Drivers of Religious Radicalisation And Extremism In The Sahel
Religious radicalisation is an ever-growing global phenomenon. It is a process which forms through strategy, structure and conjuncture, and involves the adaptation and sustained use of violent means to achieve articulated political goals. The process of radicalisation stems from the adoption of a long-term strategy in combination with short term tactics, each chosen from a variety of violent and non-violent options and in the service of goals which potentially evolve in the course of the process.
A pertinent question is: How is religious radicalisation able to grow and what steps can be taken to limit its impacts in the region? Understanding radicalisation and how it shapes the communities’ and governments’ varied responses to it can greatly assist a better comprehension of its effects on significant issues such as: economics, education, gender roles, security, judicial reform and land use. The results of research into this topic could prove very useful in investigating new and/or improved Preventing/Countering Violent Extremism (P/CVE) measures, at least from the Religious Radicalisation perspective.
Crucially, state and international activities can affect radicalisation and thus limit its impact on society. For example, understanding radicalisation and the complex relationships between it and civilian populations can help the international community “limit civilian casualties, prevent displacement or promote development in war-affected areas”. The legitimacy and success of interventions in reconstruction, reconciliation and reintegration is very often directly related to the level of understanding of the complexity of the entire scenario.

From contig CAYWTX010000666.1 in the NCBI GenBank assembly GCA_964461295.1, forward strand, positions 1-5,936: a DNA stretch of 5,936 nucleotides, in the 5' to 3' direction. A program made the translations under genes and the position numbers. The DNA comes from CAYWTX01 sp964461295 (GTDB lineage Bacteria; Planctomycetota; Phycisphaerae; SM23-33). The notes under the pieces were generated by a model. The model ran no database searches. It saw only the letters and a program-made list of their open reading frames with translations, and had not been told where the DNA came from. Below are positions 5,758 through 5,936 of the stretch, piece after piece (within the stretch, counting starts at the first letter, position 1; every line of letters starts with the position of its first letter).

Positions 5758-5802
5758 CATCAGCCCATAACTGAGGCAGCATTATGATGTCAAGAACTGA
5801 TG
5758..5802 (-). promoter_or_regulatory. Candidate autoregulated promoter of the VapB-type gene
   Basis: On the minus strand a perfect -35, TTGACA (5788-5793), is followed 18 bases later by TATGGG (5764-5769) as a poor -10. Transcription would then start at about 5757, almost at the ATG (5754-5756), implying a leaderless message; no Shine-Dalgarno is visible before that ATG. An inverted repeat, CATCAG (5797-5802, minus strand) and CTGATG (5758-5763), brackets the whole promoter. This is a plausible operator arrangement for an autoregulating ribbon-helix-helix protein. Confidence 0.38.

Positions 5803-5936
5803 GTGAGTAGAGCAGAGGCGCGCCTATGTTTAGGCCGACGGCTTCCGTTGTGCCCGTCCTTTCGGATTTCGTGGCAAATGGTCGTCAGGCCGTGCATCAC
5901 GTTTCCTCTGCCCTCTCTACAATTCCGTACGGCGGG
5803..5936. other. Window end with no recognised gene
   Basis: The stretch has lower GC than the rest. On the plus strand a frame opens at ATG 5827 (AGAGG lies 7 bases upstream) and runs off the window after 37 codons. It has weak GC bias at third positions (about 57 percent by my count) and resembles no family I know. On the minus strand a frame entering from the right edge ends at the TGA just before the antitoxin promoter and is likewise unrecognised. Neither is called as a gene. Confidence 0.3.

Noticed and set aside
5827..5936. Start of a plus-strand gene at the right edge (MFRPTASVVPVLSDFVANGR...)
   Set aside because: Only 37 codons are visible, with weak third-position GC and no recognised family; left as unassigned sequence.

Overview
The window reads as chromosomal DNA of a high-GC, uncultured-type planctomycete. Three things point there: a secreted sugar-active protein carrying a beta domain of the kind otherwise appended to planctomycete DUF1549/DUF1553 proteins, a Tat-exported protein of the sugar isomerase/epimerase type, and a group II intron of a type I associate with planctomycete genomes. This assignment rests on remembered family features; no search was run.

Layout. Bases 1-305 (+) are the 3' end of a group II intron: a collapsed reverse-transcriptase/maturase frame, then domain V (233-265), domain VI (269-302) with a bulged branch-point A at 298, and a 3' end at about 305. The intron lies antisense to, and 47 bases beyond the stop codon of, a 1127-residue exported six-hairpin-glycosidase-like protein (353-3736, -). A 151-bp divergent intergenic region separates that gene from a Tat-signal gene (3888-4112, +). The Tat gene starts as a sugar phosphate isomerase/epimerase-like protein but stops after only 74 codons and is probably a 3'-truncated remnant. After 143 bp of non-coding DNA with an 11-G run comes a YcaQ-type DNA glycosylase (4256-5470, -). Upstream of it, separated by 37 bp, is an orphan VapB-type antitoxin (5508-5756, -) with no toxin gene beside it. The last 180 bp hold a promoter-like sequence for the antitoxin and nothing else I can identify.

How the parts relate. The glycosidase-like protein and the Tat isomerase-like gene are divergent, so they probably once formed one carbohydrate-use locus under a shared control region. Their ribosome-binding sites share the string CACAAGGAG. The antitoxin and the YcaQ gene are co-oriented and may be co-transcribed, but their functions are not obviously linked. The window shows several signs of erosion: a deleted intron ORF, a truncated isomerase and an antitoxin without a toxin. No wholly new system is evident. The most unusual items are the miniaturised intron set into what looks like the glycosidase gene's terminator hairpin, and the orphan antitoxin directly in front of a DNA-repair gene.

A recurring difficulty is the fact that any research on radicalisation in this region suffers from the scarcity and limited quality of the data. Data provided by state sources can be of varying utility and what is collected is often not available as it is often not open sourced. The published documents from certain states can contain inflated claims and/or suppress problematic aspects for propaganda purposes. Although NGO’s also carry out research on radicalisation, for security reasons, limited help from local governments and lack of funding the results are often incomplete or only apply to specific locations.